On 28 May 2019, the Voluntary Code on Authorised Push Payment (APP) scams came into force. It is intended to provide greater protection for consumers and clarify the circumstances in which their banks should reimburse them for their losses arising from an APP scam. In an APP scam, the account holder is tricked into authorising a payment to be made to another account. Fraud continues to be a huge problem in the UK, with the most recent figures from UK Finance confirming that £1.2 billion was stolen by criminals through fraud and scams in 2018. UK Finance members also reported 84,624 incidents of APP scams with gross losses of £354.3 million.
The Code clarifies the standards expected of banks for detecting, preventing and responding to an APP scam. The Code also details the circumstances under which a customer should be reimbursed if they fall victim to an APP scam, and confirms that a decision needs to be made on reimbursement without undue delay, and in any event no later than 15 business days after the customer reported the scam. The Code does allow a bank to delay this period in exceptional circumstances to up to 35 business days after the APP scam was reported. The Code does not apply to any APP scams before 28 May 2019.
Mehmet Karagoz, Managing Associate in Fraud Defence says:
“Whilst the Code sets out a useful framework for reimbursing victims of APP scams, it is clear that there are also several exceptions which need to be carefully considered. The exceptions enable a bank to refuse to reimburse a customer and include instances where a customer has been grossly negligent. The Code doesn’t define what constitutes gross negligence, which leaves open the possibility that banks will interpret gross negligence in different ways, resulting in certain customers being reimbursed and others being left out to dry. The Code also provides an exception where the customer is a micro enterprise (employing fewer than 10 people with annual turnover/balance sheet not exceeding €2 million) or a charity (with annual income less than £1 million), and where the micro enterprise or charity failed to follow its own internal procedures for approval of payments and those procedures would have been effective in preventing the APP scam. It is therefore extremely important for micro enterprises and charities to review their internal procedures and ensure their finance staff are up to speed on best practice. If these organisations do not have internal procedures, they should implement appropriate checks and controls without delay. It will be interesting to see how the banks actually apply the Code in practice, and how easy or difficult it will be for customers to be reimbursed for what is undoubtedly a growing area of fraud in the UK.”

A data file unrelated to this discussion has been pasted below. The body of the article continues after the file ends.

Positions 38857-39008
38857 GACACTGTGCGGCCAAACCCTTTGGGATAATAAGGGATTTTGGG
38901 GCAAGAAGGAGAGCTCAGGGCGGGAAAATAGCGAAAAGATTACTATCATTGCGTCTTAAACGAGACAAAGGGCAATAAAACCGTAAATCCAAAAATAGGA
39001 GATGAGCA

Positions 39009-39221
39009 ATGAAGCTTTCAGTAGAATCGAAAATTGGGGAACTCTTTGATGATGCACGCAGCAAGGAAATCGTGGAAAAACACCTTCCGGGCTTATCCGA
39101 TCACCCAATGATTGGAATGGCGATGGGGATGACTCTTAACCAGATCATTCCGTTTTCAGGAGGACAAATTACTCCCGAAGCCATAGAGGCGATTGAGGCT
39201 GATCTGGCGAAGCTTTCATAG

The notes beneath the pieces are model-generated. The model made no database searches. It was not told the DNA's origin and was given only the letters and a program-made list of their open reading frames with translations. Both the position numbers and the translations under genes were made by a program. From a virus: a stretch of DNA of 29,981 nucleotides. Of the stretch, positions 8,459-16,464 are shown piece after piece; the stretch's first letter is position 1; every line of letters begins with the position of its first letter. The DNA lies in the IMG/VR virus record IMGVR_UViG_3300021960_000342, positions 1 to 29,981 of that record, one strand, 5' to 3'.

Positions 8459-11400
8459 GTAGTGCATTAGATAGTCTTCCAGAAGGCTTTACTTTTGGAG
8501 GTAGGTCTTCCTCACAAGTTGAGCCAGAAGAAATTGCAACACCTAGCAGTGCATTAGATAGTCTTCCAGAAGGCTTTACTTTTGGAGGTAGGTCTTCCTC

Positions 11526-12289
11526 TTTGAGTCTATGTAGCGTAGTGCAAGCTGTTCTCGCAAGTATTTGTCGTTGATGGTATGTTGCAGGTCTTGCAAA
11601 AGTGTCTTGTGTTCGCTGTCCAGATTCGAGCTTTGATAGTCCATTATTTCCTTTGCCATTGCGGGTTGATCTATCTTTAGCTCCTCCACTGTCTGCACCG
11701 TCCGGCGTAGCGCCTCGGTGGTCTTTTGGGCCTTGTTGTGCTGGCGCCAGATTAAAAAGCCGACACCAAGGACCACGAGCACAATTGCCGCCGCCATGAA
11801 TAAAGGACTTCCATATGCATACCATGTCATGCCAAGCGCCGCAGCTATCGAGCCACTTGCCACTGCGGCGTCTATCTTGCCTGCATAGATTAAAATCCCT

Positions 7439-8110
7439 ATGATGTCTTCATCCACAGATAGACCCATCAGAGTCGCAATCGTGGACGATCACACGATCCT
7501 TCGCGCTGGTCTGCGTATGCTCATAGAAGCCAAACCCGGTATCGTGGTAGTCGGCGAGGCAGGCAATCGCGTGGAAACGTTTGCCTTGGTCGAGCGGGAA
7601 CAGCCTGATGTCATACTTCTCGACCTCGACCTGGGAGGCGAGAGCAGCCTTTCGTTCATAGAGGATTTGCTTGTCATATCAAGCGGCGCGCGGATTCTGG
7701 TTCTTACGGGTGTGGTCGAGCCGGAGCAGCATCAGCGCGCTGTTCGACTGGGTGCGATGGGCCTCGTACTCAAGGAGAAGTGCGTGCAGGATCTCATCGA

Kathryn Garbett, Partner in Fraud Defence added:
“The Code is an important step in the fight against APP fraud but this is a voluntary code and delivers a commitment only from those who sign up to it. The Code also includes an exception where a customer fails to take appropriate action following a clear negative Confirmation of Payee result. Confirmation of Payee is a name checking service which seeks to ensure that names of payment recipients are checked before payments are sent. An alert will notify the payer when there has not been a match, meaning corrections can be made before the payment is made. Unfortunately, the Confirmation of Payee systems has still not come into force, and the latest indications from the Payment Systems Regulator is that it is unlikely to come into force until March 2020 at the earliest. It is hoped that the Confirmation of Payee system will greatly assist in the reduction of APP scams but until such time, customers will need to rely on the Code or take civil action to recover their losses themselves. If an individual or organisation falls victim to a fraud, they should always inform their bank immediately to try and freeze and reverse the transaction, if possible. If the bank is unable to help, liaising with a specialist fraud solicitor as soon as possible to obtain disclosure orders and freezing orders on the recipient’s bank account could make a huge difference in being able to recover the funds. Speed is always of the essence when faced with fraud.”